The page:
Whose city will Hong Kong be after Li Ka-shing family is gone?
Li Ka-shing reorganisation fuels speculation he is exiting the city, but who would take his place
For decades Hong Kong had the nickname "Li Family City", using the same Cantonese pronunciation as Li Ka-shing, the city's richest man.
Philosophically speaking, nothing stays the same forever. So, following Li's latest decision to reorganise his business empire, the question is whether he still likes the idea of Hong Kong being called "his city".
This is a subject Li, the chairman of Cheung Kong (Holdings) and Hutchison Whampoa, has faced for the past few years whenever he was asked about his retirement plans, or about the more politically sensitive subject of the relationship between Hong Kong and the mainland.
Or in other words, how much trust Beijing would continue to have in Hong Kong tycoons such as Li - which would have important and long-term impact on Li's business empire in Hong Kong and around the world.
Li surprised the market on Friday by deciding to reorganise his business empire into two new groups - one for property-related assets and the other for assets such as natural resources, telecommunications and infrastructure. Many non-property investments are already outside Hong Kong and the mainland.
Perhaps the most interesting detail in the reorganisation is the two new groups will be incorporated in the Cayman Islands, a British overseas territory in the Caribbean which is known as a tax haven for many multinational corporations.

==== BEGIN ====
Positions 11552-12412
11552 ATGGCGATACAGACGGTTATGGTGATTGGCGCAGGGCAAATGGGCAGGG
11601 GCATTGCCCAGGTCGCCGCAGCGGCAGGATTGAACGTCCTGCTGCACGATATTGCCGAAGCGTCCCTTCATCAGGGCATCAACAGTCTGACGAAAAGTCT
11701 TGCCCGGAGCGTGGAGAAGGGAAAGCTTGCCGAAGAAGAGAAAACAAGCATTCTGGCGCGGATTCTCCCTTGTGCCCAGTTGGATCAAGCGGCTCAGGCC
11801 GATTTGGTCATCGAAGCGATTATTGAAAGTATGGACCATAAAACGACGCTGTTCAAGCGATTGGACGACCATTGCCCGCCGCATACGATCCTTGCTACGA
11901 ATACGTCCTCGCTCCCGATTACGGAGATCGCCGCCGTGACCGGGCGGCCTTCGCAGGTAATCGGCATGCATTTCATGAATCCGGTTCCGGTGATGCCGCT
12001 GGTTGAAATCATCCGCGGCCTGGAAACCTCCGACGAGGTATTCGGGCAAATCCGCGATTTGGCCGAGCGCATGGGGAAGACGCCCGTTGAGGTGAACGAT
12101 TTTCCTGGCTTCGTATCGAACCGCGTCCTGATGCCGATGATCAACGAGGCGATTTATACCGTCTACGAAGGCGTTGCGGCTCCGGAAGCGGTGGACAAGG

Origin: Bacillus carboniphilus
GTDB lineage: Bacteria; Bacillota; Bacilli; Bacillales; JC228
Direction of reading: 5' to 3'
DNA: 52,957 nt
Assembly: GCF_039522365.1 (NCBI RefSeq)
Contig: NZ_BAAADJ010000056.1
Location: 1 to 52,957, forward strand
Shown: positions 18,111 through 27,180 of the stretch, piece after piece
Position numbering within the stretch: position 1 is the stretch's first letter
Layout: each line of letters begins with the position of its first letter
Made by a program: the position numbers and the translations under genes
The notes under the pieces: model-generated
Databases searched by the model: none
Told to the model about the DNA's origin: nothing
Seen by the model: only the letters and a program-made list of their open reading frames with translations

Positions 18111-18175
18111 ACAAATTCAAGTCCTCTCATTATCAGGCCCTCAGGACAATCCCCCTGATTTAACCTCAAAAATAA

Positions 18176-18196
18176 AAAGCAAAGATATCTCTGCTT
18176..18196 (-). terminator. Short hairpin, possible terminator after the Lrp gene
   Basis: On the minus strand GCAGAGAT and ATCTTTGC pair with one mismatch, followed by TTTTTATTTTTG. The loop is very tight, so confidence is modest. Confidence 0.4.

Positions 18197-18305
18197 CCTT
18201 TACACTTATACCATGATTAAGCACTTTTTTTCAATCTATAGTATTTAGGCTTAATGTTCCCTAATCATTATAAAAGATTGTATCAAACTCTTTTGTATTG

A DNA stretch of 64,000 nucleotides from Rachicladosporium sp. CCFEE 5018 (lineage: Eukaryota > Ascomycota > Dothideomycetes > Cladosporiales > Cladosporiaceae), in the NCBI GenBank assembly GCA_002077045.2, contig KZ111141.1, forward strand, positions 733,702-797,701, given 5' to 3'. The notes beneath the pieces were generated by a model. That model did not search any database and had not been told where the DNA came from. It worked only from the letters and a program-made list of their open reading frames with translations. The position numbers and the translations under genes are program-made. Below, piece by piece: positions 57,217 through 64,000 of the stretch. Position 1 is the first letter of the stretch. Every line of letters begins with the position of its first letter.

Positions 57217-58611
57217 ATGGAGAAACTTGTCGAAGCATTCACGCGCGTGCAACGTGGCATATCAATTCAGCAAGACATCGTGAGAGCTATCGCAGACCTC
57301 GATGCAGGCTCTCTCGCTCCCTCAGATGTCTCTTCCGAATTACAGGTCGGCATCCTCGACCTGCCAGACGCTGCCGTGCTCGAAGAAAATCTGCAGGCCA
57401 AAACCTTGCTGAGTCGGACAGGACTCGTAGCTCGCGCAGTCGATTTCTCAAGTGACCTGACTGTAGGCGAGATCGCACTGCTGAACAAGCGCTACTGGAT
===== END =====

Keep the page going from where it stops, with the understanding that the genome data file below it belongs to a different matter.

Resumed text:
Asked if such a move would be considered a retreat from Hong Kong, Li denied it.
Well, it was not the first time Li has denied such speculation. He has always said he loved Hong Kong and as a man in his 80s, he would not leave the city to live in a foreign country for retirement.
In the past two years, Li had repeatedly denied he would change the registration of his key businesses from Hong Kong to foreign countries.
On September 18, 2013, his comments about keeping his businesses incorporated in Hong Kong, amid speculation he had become disappointed at Beijing's policies over Hong Kong, occupied about one-fourth of the news page in the People's Daily, the mouthpiece of the Communist Party. This was a clear signal of how Beijing was also concerned about Li's future plans for his hugely valued family businesses.
But what about the future for Li's two sons? When the time comes, they will have unlimited possibilities in reorganising the family businesses, inside or outside Hong Kong.
Perhaps the more interesting hypothesis is if we think about what Hong Kong will look like in the next 50 years - and if we assume Li will sooner or later sell some of his assets in Hong Kong for profit-making reasons - who will be the buyers? In other words, if Hong Kong is no longer a "Li Family City", then whose Hong Kong will it be?